In case you didn’t know this, different bird species actually prefer sourcing their food (in this case seeds) from different levels – either on or at various heights above the ground.

Bird feeder types

There are several types of bird feeders designs available. Generally speaking, a bird feeder must:

  • attract different species of birds
  • protect bird food against the elements
  • be easy to clean and assemble

Here are the different types:

  • hopper feeders: protects seed left for birds, but also attracts squirrels who can easily access bird food if there’s no added precaution to keep them out of the feeder
  • tray/platform feeders: attracts the largest variety of birds, but with minimal protection. Be sure to clean out the feeder regularly to prevent unsanitary conditions
  • window feeders: attached to glass windows using a suction cup, this type of feeder is easy to remove and clean
  • tube feeders: there are different designs available for this type of feeder with perches above or below feeding ports (to attract birds who feed regularly or upside down). As with all feeders, there’s also a considerable risk of soiling some of the seed

Bird-friendly and squirrel-free feeder

Fortunately for you, you’re not the only one trying to keep squirrels away from their bird feeder. Models that are specifically designed to keep squirrels out usually do so by employing a system designed to measure their weight. Because squirrels are heavier than backyard birds, the systems are built in a way they allow free access to the food for birds and make it impossible for squirrels to freeload.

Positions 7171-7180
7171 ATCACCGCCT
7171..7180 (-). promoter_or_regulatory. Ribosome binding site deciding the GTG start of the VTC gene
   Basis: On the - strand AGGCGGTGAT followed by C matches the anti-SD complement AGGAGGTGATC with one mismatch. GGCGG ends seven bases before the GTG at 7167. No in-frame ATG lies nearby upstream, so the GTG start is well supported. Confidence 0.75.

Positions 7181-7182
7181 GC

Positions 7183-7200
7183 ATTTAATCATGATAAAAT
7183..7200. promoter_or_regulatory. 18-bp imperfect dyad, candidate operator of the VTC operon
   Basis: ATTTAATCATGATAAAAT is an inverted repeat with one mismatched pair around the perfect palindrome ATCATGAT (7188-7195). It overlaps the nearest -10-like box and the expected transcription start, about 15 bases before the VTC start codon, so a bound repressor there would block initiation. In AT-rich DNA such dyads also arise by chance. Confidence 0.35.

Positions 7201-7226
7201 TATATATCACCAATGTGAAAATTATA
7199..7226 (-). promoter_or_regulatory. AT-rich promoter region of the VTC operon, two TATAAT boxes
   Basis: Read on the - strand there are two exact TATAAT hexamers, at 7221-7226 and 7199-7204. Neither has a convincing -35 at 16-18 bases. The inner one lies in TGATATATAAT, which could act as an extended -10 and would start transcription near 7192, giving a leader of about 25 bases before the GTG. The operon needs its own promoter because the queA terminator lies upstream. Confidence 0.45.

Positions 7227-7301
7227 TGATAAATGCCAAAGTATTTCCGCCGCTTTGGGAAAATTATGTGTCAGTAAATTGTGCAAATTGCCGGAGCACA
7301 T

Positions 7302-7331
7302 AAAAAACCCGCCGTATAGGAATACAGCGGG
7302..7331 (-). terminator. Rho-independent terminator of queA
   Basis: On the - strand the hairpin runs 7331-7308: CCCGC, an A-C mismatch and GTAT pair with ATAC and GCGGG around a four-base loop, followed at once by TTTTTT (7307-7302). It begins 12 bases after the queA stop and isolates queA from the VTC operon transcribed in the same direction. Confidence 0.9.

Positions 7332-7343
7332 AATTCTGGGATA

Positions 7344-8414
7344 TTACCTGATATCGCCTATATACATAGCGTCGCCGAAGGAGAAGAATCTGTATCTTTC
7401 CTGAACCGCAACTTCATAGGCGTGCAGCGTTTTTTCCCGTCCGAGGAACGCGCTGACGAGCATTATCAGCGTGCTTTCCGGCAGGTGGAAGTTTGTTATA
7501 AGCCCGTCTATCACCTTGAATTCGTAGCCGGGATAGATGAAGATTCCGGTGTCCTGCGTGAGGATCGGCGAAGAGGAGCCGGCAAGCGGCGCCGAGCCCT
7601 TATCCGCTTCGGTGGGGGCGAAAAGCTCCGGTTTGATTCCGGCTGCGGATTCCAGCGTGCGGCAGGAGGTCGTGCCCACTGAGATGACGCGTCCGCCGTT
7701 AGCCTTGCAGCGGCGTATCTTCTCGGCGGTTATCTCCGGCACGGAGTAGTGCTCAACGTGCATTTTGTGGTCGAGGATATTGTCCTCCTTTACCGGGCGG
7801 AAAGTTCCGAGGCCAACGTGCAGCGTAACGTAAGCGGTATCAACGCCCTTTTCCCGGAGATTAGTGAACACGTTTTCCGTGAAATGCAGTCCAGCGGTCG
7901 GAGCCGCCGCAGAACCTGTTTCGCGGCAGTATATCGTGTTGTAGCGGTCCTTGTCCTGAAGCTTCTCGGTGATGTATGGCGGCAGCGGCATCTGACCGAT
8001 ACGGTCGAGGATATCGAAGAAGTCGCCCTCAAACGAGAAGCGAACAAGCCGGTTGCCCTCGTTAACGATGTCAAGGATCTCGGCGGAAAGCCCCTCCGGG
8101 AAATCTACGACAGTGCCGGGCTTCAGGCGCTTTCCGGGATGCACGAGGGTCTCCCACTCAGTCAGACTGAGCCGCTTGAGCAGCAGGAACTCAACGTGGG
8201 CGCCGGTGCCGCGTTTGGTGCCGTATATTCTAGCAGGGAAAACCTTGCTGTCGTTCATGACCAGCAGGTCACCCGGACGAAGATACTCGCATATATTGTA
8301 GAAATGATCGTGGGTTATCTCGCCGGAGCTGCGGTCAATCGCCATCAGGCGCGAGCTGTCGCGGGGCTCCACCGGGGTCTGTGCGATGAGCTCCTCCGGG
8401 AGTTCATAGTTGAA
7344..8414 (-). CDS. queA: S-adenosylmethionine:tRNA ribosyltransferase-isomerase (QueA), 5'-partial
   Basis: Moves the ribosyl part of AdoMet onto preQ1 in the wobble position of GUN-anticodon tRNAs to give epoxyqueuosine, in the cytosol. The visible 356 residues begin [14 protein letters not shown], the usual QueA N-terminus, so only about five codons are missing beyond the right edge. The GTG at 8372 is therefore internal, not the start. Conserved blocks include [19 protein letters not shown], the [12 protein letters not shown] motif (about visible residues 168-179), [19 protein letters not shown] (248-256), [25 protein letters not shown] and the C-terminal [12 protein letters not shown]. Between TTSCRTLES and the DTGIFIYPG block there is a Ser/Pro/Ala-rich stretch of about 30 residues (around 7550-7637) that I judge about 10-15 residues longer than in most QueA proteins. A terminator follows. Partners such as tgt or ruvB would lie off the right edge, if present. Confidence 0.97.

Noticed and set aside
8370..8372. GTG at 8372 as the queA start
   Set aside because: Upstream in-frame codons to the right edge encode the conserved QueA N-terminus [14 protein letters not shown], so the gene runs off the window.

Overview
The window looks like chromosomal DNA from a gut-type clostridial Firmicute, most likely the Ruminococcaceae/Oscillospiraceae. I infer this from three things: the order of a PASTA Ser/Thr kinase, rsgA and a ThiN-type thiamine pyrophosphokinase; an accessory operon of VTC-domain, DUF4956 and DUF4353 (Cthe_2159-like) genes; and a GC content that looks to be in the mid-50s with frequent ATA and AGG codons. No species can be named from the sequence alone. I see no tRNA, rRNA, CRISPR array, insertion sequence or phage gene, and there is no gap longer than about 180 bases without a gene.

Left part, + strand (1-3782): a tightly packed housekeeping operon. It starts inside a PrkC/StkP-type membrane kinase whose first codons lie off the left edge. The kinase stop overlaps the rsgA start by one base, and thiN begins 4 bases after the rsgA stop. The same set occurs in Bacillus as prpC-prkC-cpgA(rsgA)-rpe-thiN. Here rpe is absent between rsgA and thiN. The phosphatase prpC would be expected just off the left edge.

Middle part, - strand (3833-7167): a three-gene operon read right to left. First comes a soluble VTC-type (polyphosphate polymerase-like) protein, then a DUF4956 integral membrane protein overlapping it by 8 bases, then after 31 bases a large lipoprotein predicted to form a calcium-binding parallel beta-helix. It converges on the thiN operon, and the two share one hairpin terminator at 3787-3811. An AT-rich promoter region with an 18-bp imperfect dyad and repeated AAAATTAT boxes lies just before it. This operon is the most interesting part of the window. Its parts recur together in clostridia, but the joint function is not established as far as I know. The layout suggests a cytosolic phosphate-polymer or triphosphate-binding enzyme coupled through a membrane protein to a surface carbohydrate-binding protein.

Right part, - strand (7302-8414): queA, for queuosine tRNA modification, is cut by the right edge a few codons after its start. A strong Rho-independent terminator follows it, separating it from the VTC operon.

A bird feeder will attract birds to your backyard for sure. A squirrel proof one will keep them there, making birdwatching exciting for you and feeding a treasured time for …

Baiser

Baiser

Baiser Rue Mazarine
Robert Doisneau

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Doisneau, Robert

Robert Doisneau was born in Gentilly in the Val-de-Marne, France. He studied engraving at the Ecole Estienne in Chantilly, but found his training antiquated and useless upon graduation. He learned photography in the advertising department of a pharmaceutical firm. He began photographing details of objects in 1930. He sold his first photo-story to the Excelsior newspaper in 1932. He was a camera assistant to the sculptor Andrei Vigneaux and did military service prior to taking a job as an industrial and advertising photographer for the Renault auto factory at Billancourt in 1934. Fired in 1939, he took up freelance advertising and postcard photography to earn his living.